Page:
From the bookThats All On Record, Stage & Screen
by Jeff Bleiel.
Dick Clark's forward:
always admired Bobby Darin tremendously."
was equally tough and gentle."
was autocratic and at the same time very democratic."
was generous to a fault."
I were in trouble, no matter where he was, he would find me and
come to my aid. Had I needed it, he would have given me money."
had my share of emotional setbacks. Bobby was always there to advise
and console me."
could always count on Bobby Darin. He knew he could count on me."
Quotes by Dick Clark from the "Beyond
the Song PBS Special."
just want everybody to know how great he was."
Darin and I were very close. We could say anything to one another."
just don't find that much talent all packaged in one body."
From the book That's All: On
Record, Stage & Screen by Jeff Bleiel.
Marilyn Brown and MaryAnn Brown.
Bakalyan page 42-43
Bobby was one of the guys, one of the boys, Bakalyan
said. Hed go to the wall for you if there was trouble.
that he was a cocky guy and this and that, Bakalyan recalled.
He was far from that. He was a gentleman and he treated everyone
with great respect and they responded in same.
No matter how bad
he felt, he never laid it on other people.
I think we had a pretty warm relationship for a staff writer-star
kind of situation, recalled Thicke. He was very kind me,
and generally kind to the staff. I was quite honored that he came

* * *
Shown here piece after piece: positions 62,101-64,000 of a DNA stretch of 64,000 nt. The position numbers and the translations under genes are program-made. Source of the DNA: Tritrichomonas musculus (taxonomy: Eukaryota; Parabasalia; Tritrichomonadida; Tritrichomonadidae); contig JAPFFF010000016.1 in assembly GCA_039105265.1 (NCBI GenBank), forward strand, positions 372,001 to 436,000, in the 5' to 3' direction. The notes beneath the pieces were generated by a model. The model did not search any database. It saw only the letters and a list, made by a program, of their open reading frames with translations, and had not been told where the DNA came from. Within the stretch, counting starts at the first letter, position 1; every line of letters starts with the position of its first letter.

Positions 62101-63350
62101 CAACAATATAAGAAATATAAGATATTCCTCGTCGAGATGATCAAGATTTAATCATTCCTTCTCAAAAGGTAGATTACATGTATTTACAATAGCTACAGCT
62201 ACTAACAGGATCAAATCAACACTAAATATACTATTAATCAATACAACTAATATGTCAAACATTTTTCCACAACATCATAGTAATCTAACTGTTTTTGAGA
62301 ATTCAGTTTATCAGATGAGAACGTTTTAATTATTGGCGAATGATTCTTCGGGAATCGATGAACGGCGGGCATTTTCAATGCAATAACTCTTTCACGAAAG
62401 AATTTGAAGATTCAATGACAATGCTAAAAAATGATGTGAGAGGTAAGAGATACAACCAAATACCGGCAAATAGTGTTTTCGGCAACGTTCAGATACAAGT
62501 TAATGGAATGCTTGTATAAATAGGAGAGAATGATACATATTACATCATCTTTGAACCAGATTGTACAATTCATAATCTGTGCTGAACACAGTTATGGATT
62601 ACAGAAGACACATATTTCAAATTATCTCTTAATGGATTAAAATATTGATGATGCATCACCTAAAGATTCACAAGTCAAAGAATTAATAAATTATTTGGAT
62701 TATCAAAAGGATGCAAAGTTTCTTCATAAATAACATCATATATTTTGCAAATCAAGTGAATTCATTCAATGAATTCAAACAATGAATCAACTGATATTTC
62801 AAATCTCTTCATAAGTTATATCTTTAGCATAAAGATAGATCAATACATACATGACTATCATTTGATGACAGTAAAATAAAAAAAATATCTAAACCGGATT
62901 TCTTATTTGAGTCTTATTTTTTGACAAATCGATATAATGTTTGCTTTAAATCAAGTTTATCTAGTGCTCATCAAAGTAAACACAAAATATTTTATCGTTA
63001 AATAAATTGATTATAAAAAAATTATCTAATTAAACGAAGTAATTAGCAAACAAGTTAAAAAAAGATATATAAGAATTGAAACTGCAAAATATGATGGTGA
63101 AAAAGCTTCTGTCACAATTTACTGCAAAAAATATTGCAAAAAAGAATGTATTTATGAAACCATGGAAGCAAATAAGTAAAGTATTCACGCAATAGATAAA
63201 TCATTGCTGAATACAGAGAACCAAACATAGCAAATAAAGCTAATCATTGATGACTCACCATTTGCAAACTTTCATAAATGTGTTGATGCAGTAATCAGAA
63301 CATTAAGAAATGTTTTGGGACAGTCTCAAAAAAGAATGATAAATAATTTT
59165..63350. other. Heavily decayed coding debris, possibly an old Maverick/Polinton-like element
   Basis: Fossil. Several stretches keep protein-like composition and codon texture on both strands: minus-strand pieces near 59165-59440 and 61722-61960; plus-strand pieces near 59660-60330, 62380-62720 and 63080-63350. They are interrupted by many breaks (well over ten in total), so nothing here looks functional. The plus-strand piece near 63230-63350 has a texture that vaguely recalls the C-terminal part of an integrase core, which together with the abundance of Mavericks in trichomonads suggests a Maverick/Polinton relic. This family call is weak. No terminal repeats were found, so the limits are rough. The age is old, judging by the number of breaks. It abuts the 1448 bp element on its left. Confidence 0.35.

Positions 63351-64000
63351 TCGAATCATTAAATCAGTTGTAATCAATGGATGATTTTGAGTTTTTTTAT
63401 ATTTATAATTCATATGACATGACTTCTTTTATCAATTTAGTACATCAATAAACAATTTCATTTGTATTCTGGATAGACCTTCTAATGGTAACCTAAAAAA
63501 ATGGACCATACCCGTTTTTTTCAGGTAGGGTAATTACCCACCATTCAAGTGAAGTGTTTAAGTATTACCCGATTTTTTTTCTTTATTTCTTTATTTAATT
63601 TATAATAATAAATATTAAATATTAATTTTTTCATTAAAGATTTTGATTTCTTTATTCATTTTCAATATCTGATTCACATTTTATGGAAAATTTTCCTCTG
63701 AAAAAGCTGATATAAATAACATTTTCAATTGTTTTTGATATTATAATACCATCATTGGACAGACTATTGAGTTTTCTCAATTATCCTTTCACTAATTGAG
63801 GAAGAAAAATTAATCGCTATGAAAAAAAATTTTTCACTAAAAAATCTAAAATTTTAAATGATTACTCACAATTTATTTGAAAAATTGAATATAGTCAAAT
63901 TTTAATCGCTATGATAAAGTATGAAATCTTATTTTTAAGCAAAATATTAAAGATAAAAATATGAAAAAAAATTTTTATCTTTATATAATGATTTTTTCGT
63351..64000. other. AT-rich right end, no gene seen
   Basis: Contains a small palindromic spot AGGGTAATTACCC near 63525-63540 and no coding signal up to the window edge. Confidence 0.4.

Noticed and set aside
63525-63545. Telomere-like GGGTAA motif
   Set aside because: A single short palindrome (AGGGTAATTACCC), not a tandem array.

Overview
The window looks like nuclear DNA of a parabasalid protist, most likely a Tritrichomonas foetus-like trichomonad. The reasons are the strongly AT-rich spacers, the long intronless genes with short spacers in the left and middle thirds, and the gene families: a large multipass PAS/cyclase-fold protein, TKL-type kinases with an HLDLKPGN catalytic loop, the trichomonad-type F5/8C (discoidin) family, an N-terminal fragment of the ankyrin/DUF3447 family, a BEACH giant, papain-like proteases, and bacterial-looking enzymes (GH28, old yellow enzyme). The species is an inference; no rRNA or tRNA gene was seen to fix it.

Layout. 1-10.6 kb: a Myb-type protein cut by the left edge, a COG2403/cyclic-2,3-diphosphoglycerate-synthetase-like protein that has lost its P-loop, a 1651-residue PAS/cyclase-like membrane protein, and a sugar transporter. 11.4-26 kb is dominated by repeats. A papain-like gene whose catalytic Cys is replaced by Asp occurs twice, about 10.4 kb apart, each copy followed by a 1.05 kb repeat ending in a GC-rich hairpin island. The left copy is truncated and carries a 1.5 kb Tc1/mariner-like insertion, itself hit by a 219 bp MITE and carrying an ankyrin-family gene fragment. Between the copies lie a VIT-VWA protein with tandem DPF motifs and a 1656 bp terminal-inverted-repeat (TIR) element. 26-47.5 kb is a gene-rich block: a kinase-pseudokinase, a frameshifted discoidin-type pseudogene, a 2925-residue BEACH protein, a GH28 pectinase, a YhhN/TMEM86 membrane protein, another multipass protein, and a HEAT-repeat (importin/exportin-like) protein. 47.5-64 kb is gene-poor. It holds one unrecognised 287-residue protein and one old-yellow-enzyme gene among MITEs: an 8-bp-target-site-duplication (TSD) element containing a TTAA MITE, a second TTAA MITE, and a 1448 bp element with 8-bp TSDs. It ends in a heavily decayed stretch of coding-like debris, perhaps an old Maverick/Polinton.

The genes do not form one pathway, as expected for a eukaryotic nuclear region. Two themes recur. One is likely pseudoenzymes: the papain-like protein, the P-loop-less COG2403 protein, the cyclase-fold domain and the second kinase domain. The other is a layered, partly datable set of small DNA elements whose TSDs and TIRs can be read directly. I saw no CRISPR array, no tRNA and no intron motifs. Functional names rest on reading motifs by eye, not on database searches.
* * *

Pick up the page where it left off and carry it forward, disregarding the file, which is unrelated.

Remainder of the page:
to my house for dinner one night. We spent the night shooting pool
and shooting the breeze. I dont think he saw me as just another
writer doing just another job. I think he enjoyed teaching me, and
being my mentor in some ways.
Bobby Scott page
42 But Scott
also saw another side of Darin, a friendly nature apparent to friends
and associate, but rarely relayed in the press.
Im not putting
a halo on his head, he deserves no halos, Scott said, But,
if you run across somebody that really paints him out black, you can
believe they didnt know him.
He was put down
by almost everyone Id met in the business, Scott said,
But I never met anyone who had a decent idea about who and what
he was. The reason I found this contempt odd was that Darin was a
remarkably convivial fellow.
Darin was also a loyal
friend. When Bobby Scotts wife was in the hospital deliver their
first child, Scott was broke.
Bobby Darin came
to the rescue, Scott recalled. He offered to give me
money with no strings attached. He gave me enough work arranging
and accompanying over the next couple of weeks to tidy everything
up for us financially.
The first gift my
daughter gotdelivered to the house by messenger when they got
homewas from Bobby, Scott said, He beat the relatives.
But, he was not
a malicious person, Scott continued. Not at all. A lot
of people thought he was a smart aleck: he wasnt. I think he
threw up a lot of defenses and gave the wrong ideas to people. I think
he was, at core, really a very, very good person.
Richard Gehman page
39 In a brutal
January 1961 TV Guide profile (The Astounding Brash Character
of Darin), Richard Gehman made his intense personal dislike
of Darin explicit He does not merely talk rudeness, he